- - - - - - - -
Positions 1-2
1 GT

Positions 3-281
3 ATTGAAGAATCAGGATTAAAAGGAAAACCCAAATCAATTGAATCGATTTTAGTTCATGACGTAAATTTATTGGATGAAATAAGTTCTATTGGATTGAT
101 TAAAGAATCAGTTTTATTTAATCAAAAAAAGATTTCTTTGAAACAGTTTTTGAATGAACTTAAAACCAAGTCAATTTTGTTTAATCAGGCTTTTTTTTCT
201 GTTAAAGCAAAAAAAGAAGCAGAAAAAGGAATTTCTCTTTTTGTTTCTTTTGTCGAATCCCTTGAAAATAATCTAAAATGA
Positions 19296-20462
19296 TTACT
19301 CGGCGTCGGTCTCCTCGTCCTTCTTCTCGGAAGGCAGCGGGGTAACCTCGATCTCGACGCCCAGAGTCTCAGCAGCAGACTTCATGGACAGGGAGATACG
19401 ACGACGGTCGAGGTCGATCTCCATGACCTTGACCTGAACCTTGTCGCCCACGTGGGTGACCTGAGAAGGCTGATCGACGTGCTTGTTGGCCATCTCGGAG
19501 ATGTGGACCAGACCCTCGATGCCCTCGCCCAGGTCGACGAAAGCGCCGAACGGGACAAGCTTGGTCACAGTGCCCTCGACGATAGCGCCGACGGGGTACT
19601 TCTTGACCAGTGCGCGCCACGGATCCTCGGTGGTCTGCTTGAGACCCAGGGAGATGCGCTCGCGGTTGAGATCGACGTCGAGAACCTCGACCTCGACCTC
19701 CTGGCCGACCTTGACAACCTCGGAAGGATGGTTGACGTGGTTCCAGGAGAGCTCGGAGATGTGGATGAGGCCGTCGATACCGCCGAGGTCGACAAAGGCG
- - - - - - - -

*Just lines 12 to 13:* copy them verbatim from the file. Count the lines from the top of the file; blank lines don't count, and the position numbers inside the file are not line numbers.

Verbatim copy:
19601 TCTTGACCAGTGCGCGCCACGGATCCTCGGTGGTCTGCTTGAGACCCAGGGAGATGCGCTCGCGGTTGAGATCGACGTCGAGAACCTCGACCTCGACCTC
19701 CTGGCCGACCTTGACAACCTCGGAAGGATGGTTGACGTGGTTCCAGGAGAGCTCGGAGATGTGGATGAGGCCGTCGATACCGCCGAGGTCGACAAAGGCG